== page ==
Ontario court uses Estates Act to allow production of document to validate as will

Tuesday, 09 April 2024
The Superior Court of Justice of Ontario has granted an application for the production of a draft will under section 9 of the Estates Act 1990 (the Estates Act).
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Violet White (the deceased) made a will in 2014, for which the estate trustee applied for probate on the deceased’s death in 2022. The deceased’s son, Thorne White (the applicant) received only 10 percent of the deceased’s assets with the remaining 90 percent left to her other son Raymond White,along with the estate trustee (the respondents).

However, the deceased updated her will in draft form in 2021 and discussed it with a lawyer in 2022. She had an appointment to finalise the will with her lawyer, but died before she was able to review the draft and sign it. The applicant therefore sought permission from the court to disclose such documents belonging to the deceased that could be recognised as a will.

Under s.9 of the Estates Act, a court can order the production of “any paper or writing being or purporting to be testamentary.” With recent changes to Ontario’s Succession Law Reform Act (the Succession Act), courts now also have the power to recognise documents that are not properly executed as wills to be valid.

The court therefore had to consider if the scope of s.9 of the Estates Act has increased with the s.21 Succession Act amendments to allow a possible beneficiary to compel disclosure of documents in the possession of a lawyer, to see if they are sufficiently close to a will to be recognised as valid.

The court initially rejected the application, citing various concerns. Among other things, it noted that the applicant had not yet commenced a challenge to the 2014 will and sought document discovery before a cause of action had been established. It also expressed concerns about the meaning of the application for the scope of the Estates Act, saying: “It is one thing to look for a will. Looking for any piece of paper that one might later claim to be close enough to qualify as a will under [the Succession Act is] a very different matter.”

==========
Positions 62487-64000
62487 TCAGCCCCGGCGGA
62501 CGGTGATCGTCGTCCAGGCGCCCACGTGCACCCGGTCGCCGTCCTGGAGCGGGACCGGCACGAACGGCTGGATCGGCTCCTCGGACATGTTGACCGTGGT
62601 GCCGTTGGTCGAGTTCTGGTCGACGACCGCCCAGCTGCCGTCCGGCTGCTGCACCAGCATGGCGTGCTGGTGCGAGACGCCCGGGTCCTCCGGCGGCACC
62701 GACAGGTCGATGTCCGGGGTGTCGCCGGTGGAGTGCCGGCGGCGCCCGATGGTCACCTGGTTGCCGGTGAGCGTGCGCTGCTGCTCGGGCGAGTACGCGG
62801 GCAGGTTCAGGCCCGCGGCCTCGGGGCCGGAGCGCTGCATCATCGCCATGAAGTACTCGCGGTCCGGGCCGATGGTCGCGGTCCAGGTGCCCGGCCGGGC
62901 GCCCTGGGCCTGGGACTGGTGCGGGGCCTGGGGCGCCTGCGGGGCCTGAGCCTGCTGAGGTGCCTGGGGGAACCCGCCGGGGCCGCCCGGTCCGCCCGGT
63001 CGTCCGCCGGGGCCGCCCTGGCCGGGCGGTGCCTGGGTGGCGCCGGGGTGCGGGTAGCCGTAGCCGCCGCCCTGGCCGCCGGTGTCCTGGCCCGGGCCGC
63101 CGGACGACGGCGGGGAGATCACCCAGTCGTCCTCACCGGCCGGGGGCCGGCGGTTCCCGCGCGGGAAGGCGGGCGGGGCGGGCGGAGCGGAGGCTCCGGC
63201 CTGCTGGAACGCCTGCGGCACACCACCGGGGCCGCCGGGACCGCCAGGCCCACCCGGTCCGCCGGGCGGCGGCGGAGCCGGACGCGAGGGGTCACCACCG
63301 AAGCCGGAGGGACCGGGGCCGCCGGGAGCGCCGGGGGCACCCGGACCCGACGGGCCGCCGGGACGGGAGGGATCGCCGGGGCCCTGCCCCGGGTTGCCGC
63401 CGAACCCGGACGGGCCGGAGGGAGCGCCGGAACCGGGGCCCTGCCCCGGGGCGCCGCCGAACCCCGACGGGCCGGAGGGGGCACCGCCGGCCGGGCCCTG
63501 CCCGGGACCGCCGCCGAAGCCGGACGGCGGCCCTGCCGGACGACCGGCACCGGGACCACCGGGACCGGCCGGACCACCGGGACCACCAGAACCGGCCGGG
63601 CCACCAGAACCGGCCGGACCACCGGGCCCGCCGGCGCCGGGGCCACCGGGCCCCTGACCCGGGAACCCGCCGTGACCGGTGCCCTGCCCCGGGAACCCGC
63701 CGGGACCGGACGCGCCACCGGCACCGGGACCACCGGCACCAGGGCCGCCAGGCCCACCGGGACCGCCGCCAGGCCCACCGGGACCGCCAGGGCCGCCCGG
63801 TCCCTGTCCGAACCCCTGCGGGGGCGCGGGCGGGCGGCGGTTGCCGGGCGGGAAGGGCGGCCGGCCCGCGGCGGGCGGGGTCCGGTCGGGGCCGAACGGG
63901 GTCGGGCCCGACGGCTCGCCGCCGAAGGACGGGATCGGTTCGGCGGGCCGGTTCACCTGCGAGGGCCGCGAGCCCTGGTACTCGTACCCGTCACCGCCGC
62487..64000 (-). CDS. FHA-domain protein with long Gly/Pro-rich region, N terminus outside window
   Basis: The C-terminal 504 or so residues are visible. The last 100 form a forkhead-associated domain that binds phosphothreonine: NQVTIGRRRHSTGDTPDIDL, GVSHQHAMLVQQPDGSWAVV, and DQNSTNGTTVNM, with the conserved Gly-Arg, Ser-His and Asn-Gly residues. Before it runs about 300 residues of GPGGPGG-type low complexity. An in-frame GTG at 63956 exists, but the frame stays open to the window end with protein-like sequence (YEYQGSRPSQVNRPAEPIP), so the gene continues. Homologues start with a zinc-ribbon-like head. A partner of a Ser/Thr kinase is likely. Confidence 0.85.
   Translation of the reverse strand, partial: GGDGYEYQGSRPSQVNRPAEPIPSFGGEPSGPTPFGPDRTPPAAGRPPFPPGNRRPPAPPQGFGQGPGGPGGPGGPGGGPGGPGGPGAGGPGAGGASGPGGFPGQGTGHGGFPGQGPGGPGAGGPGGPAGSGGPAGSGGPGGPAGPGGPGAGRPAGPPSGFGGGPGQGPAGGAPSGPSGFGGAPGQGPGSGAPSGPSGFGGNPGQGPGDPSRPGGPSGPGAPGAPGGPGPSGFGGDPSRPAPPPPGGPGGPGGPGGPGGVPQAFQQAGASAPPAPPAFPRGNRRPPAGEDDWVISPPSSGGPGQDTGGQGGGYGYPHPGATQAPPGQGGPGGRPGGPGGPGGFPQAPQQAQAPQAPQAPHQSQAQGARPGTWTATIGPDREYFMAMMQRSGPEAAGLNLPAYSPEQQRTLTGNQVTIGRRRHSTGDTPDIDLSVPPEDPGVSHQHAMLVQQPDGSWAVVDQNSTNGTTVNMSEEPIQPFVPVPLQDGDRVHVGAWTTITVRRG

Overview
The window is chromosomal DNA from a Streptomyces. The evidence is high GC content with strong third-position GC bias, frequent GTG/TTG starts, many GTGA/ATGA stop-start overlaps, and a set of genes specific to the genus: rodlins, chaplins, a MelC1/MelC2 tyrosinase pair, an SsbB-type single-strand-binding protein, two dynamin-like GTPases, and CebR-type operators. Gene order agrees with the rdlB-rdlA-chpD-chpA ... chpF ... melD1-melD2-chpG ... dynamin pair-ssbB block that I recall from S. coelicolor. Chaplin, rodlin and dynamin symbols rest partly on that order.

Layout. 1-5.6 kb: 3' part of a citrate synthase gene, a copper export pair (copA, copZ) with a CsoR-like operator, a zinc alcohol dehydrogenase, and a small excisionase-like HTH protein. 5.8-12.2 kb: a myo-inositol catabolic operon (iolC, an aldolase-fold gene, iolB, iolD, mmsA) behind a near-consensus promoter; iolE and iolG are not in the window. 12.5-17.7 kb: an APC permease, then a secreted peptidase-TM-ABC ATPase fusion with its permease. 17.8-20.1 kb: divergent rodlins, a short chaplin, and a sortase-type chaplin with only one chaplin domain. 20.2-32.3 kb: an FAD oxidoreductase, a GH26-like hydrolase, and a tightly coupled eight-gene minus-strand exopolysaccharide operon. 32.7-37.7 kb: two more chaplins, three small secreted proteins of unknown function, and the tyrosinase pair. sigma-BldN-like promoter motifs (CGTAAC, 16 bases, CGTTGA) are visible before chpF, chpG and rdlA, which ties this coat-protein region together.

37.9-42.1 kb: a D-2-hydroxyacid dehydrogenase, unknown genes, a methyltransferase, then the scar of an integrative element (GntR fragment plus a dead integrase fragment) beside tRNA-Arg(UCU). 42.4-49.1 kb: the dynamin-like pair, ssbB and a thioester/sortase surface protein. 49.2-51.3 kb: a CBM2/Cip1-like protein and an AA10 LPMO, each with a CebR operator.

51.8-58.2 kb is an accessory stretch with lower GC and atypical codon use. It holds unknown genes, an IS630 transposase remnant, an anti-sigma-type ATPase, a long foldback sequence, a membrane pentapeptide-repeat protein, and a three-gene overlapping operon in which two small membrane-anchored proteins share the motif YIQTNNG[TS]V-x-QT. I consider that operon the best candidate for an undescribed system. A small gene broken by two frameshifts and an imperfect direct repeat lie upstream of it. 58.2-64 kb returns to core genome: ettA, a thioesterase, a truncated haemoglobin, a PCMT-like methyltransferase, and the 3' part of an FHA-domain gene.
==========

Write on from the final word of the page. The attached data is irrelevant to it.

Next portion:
As a result, the court deferred consideration of the application to allow the applicant to respond with evidence and further legal submissions. He did so, bringing all the beneficiaries under the 2014 will as named parties. The respondents confirmed that they consented to the release of any documents, despite the fact that a new document might be to their detriment as beneficiaries, and the estate trustee confirmed he did not consider it a breach of solicitor-client privilege.

The court found that the applicant’s “amendments, new evidence, and the positions of the added parties,” along with his evidence of the existence of a written will document, addressed its prior concerns. It therefore allowed the disclosure of the documents in question. However, it made clear the parameters it had set out in considering the relationship between s.9 of the Estates Act and s.21 of the Succession Act.

“I wish to be clear that this decision is very fact specific,” the judge said. “In considering the relationship between s.9 of the Estates Act and s.21.1 of the [Succession Act], I am concerned about the risk of unleashing unintended or unanticipated consequences that may be harmful… I am not to be taken in this decision to be widening at all the scope of applicability of s.21.1” (White v White, 2023 ONSC 7286).

Commenting on the case, law firm Hull & Hull notes: “To date, Justice Myers’ decisions in White v White are the only reported cases addressing the interplay between section 21.1 of the [Succession Act] and section 9 of the Estates Act. Given the fact-specific nature of this case, it will be interesting to see the circumstances under which similar relief is granted in future cases.”

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